Jennifer Sessions, ‘Making Settlers Muslim: Religion, Resistance and Everday Life in Nineteenth-Century French Algeria’, in French History, N° 33, 2019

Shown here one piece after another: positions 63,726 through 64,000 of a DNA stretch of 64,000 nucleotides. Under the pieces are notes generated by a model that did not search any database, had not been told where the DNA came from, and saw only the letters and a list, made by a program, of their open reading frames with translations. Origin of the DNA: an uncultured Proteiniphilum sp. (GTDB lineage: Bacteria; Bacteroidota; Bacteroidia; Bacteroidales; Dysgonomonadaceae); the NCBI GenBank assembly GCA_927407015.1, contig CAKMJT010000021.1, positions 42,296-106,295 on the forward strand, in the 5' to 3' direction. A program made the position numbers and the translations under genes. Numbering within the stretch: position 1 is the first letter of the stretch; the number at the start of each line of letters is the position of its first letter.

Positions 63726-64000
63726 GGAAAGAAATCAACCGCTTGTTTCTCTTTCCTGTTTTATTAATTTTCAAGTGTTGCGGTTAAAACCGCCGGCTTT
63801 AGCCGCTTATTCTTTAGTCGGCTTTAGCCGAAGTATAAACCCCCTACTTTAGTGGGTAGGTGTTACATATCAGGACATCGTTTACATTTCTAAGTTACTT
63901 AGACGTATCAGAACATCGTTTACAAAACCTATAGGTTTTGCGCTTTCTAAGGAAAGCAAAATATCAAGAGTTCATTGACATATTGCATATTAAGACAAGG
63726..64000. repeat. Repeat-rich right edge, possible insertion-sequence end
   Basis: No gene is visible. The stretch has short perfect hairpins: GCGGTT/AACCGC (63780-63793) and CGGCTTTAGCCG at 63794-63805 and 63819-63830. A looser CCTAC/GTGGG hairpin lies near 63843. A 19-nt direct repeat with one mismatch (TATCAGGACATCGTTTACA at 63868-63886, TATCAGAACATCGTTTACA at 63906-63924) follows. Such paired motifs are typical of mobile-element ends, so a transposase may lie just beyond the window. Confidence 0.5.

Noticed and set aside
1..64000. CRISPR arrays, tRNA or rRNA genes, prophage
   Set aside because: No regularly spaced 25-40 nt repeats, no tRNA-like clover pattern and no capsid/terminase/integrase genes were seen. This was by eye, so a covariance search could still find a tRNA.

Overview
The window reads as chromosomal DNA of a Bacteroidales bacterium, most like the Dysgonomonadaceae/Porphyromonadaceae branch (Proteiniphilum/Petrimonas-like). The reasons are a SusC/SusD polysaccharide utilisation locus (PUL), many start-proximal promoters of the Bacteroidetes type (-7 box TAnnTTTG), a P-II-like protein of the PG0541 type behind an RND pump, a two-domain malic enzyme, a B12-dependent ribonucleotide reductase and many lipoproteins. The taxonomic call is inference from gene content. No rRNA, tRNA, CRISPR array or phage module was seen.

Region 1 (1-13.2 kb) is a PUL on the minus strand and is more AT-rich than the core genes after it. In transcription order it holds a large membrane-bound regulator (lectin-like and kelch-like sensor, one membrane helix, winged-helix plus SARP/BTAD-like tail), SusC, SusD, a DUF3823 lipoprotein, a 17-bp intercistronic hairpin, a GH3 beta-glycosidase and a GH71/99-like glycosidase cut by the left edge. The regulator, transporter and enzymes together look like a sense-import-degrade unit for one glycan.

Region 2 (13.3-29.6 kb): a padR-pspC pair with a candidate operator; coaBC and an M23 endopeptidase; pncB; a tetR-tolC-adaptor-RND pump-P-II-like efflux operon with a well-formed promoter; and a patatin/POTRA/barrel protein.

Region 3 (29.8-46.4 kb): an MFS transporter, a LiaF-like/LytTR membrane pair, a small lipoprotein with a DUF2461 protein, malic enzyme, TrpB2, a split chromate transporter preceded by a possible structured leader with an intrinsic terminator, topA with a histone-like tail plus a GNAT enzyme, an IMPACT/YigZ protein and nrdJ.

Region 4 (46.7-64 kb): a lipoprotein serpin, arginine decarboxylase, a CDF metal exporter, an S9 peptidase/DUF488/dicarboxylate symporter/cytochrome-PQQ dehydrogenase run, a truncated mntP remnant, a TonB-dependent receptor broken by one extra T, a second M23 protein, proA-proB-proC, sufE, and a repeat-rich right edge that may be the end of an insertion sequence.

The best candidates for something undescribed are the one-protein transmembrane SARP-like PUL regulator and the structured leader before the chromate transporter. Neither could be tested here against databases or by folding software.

On 26 April 1901, members of the Righa tribe overran the French colonial village of Margueritte in central Algiers province. They seized the settlement’s male colonists and demanded they ‘make [them]selves Muslims’ by reciting the shehada and donning North African clothing. Several Europeans who could not or would not comply were killed. This article explores the meanings of this forced conversion of European settlers, which made the Margueritte revolt unique in the history of Algerian resistance to French colonialism. For French colonial officials, the religious ritual indicated the causal role of ‘Islamic fanaticism’ in fomenting the revolt. Administrators and magistrates focused their investigations on the religious habits of the revolt’s leaders, possible ties to Sufi brotherhoods and pan-Islamist conspiracies. But in doing so, they largely overlooked the more quotidian meanings of the conversion ritual for the inhabitants of Margueritte itself. By resituating the symbolic transformation of body and soul within the cultural logics of everyday life in the settler village, the article attempts to map out the more mundane social practices by which ethno-religious colonial hierarchies were enacted and embodied in French Algeria.